Magana makes most
of a second chance

Schafer Magana received a second opportunity from Hawaii baseball coach Mike Trapasso last year and took advantage of the good fortune.

Magana's first two seasons with the Rainbows were the kind players like to forget.

Washington State at Hawaii

When: Today, tomorrow and Saturday, 6:35 p.m.; Sunday, 1:05 p.m.

Where: Les Murakami Stadium

TV: Today, tomorrow and Sunday live, KFVE, Channel 5

Radio: Tomorrow and Sunday, live; Friday and Saturday, joined in progress after men's volleyball, KKEA, 1420-AM

Tickets: $6 orange and blue sections; $5 red section; $4 seniors; $3 students 4-18, UH students in red section

Parking: $3

After playing one year at Dixie College in Utah, he became part of Trapasso's first recruit class, but ended up receiving a medical redshirt year in 2002 after suffering an injury to his right arm.

A shortstop all through high school in Taylorsville, Utah, and for one year in junior college, Magana's sidearm throwing motion caused too much strain on his right arm. One doctor recommended Tommy John surgery. He went home to Utah and got a second opinion.

"The doctor at home didn't think I needed surgery, so I rested all summer. Since then, everything has been fine, no trouble at all," said Magana, who has changed his throwing motion to over the top.

Although he had value as a player who could handle every infield position and was healthy, the 2003 season saw Magana finish with just 73 at-bats in 29 games.

"I started my sophomore year, struggled and lost my opportunity. It had a lot to do with my swing. I've changed it quite a bit since. Hitting has a lot to do with confidence and I didn't feel comfortable with my swing," said Magana.

With a new swing, Magana made the most of the second chance last year and hit .270, a big improvement over his .219 batting average in 2003.

"I thought I had a good year. I did whatever I could. I was just glad to get another shot last year," said Magana, who is an art major but plans on being a fireman back home after graduation.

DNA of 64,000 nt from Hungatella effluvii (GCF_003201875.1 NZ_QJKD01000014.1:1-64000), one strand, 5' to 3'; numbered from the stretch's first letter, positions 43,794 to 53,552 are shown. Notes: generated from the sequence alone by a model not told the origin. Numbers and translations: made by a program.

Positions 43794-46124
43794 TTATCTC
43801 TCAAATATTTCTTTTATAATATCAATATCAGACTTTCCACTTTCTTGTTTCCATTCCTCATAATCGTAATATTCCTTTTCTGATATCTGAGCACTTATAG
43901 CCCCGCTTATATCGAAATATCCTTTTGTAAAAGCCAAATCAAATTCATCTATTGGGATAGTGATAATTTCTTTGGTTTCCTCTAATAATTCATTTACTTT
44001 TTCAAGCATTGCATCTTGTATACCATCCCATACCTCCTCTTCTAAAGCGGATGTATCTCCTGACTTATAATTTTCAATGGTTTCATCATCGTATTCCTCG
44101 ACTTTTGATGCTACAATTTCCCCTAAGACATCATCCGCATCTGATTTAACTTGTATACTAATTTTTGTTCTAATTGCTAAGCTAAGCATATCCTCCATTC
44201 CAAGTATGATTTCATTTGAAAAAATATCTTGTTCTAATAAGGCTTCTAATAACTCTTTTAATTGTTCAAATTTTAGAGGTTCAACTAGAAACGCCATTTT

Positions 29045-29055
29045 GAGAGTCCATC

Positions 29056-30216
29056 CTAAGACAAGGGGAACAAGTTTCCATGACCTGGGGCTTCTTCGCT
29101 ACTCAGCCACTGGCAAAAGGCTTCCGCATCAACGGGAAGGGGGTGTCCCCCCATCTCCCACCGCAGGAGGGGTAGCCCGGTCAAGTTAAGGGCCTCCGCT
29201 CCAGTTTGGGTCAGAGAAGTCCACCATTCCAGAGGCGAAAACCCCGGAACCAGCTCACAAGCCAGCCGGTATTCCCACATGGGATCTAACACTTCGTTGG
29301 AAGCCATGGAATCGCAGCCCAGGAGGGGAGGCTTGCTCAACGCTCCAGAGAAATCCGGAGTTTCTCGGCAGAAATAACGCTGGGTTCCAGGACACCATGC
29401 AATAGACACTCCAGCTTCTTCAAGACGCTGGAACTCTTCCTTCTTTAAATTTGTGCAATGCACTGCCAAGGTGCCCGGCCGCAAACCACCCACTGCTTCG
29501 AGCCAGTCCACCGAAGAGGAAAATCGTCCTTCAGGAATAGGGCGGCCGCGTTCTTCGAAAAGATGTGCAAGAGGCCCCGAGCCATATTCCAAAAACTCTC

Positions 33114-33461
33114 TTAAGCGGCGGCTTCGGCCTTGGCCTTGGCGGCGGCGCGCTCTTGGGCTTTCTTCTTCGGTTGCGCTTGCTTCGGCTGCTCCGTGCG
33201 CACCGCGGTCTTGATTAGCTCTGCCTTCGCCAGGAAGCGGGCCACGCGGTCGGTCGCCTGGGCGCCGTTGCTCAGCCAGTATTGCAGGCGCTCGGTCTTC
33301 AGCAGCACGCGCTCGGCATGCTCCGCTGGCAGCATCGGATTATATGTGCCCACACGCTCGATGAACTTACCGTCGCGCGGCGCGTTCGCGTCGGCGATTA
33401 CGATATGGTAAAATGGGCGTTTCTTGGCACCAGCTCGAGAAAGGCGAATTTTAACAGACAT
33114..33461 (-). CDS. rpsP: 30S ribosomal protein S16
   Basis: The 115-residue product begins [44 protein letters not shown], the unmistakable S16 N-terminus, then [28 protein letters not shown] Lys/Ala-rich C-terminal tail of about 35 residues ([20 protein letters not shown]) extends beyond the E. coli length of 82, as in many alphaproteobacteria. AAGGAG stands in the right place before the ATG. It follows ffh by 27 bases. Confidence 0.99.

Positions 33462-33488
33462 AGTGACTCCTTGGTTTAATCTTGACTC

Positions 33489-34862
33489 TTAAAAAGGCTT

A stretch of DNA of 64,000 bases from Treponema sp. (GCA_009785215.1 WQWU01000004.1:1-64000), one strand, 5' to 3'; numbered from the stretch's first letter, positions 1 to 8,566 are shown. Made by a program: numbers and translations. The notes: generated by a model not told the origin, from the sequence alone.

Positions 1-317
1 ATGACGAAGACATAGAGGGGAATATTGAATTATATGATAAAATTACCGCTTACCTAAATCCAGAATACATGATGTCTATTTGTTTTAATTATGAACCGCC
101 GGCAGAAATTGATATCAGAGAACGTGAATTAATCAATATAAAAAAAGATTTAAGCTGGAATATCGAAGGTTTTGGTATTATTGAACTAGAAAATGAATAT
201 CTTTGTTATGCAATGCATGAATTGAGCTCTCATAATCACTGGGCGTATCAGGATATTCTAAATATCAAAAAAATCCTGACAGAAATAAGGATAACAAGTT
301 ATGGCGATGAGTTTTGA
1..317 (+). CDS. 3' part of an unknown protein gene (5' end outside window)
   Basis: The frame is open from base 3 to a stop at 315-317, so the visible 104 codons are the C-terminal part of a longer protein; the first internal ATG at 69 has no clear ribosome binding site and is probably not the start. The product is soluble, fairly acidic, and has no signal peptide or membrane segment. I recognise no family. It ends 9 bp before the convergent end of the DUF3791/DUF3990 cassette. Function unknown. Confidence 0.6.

"I had a better approach, knowing when to swing hard and when not to and protect the plate with two strikes. I try to let the pitch go deep and take the ball the other way. I foul off what I don't like."

What gets Magana in trouble at the plate is when he thinks too much about his swing.

"When I hit the ball good, I'm not thinking about putting this arm here or that leg there. Too much analysis is no good," said Magana, who is tied with Joe Spiers for the team batting lead at .412 after eight games.

"Schafer has earned everything he is getting and you have to respect that," said UH coach Mike Trapasso.

"If he doesn't play for a couple of games he comes in my office and says he can do the job, that he is working his butt off. I tell him that is a prerequisite, but I love a player that has that fire and passion."

Magana says his goal for each game is to give everything he has and do what he can to help the team win.

"You never know when your career might end. I play every game like it is my last," Magana said.

He started this year at third base and will share the position with Jonathan Hee.

Recruited as a shortstop, Magana likes the challenge at the hot corner.

"It's more reaction. The ball gets to you quick on the turf. I like to react to the ball and see what I can do," said Magana.

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